[Haskell-cafe] Still stacking monad transformers

Andrew Coppin andrewcoppin at btinternet.com
Mon Oct 13 13:58:21 EDT 2008

Jonathan Cast wrote:
>> I see... I was under the impression that "mplus" is just any arbitrary 
>> binary operation over a given monad. How do you know what it does for a 
>> specific monad?
> Process of elimination.  Sometimes, this doesn't narrow things down to a
> single operation, but it gives you a good idea of what you're supposed
> to expect.
> Firstly, mplus and mzero form a (natural) monoid, put together.  That
> rules out a number of binary operations right there.
> Secondly, mzero has a null law with (>>=):
>   mzero >>= f = mzero
> So, if you have
>   a `mplus` b
> and a calls mzero at some point (not inside another call to mplus ---
> nice and informal, that description :), then you know b will be executed
> instead.  (Maybe b will be executed *anyway*.  I didn't say anything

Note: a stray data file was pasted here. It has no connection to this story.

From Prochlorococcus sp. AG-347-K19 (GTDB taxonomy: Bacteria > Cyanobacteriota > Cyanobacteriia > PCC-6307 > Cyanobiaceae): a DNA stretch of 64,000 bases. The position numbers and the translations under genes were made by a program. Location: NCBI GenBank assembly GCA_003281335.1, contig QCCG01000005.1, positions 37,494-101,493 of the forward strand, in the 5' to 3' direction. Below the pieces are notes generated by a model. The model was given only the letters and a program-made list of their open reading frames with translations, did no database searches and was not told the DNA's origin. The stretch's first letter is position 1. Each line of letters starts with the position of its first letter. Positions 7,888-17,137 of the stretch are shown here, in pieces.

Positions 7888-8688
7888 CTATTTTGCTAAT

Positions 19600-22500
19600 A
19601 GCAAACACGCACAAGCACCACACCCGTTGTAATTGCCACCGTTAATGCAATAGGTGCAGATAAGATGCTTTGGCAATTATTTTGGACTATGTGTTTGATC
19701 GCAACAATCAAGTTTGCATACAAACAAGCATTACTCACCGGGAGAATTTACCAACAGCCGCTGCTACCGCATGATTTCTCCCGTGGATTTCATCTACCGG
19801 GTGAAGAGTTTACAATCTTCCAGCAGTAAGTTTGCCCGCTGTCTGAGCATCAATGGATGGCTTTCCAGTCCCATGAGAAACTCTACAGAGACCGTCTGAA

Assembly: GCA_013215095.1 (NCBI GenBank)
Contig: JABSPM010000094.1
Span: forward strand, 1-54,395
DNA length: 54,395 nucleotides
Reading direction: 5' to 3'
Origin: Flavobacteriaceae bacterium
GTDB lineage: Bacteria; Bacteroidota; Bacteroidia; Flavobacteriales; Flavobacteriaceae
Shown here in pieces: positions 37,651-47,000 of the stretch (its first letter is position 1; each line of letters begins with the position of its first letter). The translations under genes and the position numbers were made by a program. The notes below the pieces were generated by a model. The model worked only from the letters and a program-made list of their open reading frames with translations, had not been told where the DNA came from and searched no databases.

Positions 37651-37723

> about that).
> So mplus and mzero are basically suitable for three kinds of things:
> * Exception handling
> * Back-tracking
> * Parallelism
> Usually, when you see a MonadPlus instance, you expect one or more of
> these.
> That's in the general case.
> ListT is a special case; the (somewhat idealized) specification of ListT
> (what people want to happen when they use ListT) is that ListT m in some
> sense `adds back-tracking' to m.  Where back-tracking choice is
> implemented by mplus.

Right. OK. So... isn't there a class somewhere called MonadChoice or 
similar, which defines (<|>)?

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